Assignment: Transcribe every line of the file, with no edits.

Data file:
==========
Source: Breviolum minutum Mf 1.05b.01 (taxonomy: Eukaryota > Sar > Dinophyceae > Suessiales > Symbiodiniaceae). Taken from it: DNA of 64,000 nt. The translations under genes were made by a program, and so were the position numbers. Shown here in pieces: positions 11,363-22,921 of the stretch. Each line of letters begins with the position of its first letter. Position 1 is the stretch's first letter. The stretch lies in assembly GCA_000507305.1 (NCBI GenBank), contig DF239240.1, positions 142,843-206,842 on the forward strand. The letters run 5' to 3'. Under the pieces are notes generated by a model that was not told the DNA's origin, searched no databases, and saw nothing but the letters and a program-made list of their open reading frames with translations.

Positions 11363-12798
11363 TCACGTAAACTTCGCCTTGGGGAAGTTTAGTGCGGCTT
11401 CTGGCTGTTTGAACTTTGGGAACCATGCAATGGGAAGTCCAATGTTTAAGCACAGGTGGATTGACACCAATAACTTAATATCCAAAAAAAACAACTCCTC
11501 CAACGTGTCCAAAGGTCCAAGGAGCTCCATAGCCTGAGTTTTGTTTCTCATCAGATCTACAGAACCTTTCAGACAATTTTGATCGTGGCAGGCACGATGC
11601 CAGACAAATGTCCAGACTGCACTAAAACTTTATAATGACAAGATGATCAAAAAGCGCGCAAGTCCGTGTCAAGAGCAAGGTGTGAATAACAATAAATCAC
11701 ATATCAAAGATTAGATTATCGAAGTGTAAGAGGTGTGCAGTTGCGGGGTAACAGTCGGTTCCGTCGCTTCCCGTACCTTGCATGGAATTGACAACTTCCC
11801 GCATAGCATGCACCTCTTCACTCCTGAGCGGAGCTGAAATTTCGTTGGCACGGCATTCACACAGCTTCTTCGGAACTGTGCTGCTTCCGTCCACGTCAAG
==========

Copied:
Source: Breviolum minutum Mf 1.05b.01 (taxonomy: Eukaryota > Sar > Dinophyceae > Suessiales > Symbiodiniaceae). Taken from it: DNA of 64,000 nt. The translations under genes were made by a program, and so were the position numbers. Shown here in pieces: positions 11,363-22,921 of the stretch. Each line of letters begins with the position of its first letter. Position 1 is the stretch's first letter. The stretch lies in assembly GCA_000507305.1 (NCBI GenBank), contig DF239240.1, positions 142,843-206,842 on the forward strand. The letters run 5' to 3'. Under the pieces are notes generated by a model that was not told the DNA's origin, searched no databases, and saw nothing but the letters and a program-made list of their open reading frames with translations.

Positions 11363-12798
11363 TCACGTAAACTTCGCCTTGGGGAAGTTTAGTGCGGCTT
11401 CTGGCTGTTTGAACTTTGGGAACCATGCAATGGGAAGTCCAATGTTTAAGCACAGGTGGATTGACACCAATAACTTAATATCCAAAAAAAACAACTCCTC
11501 CAACGTGTCCAAAGGTCCAAGGAGCTCCATAGCCTGAGTTTTGTTTCTCATCAGATCTACAGAACCTTTCAGACAATTTTGATCGTGGCAGGCACGATGC
11601 CAGACAAATGTCCAGACTGCACTAAAACTTTATAATGACAAGATGATCAAAAAGCGCGCAAGTCCGTGTCAAGAGCAAGGTGTGAATAACAATAAATCAC
11701 ATATCAAAGATTAGATTATCGAAGTGTAAGAGGTGTGCAGTTGCGGGGTAACAGTCGGTTCCGTCGCTTCCCGTACCTTGCATGGAATTGACAACTTCCC
11801 GCATAGCATGCACCTCTTCACTCCTGAGCGGAGCTGAAATTTCGTTGGCACGGCATTCACACAGCTTCTTCGGAACTGTGCTGCTTCCGTCCACGTCAAG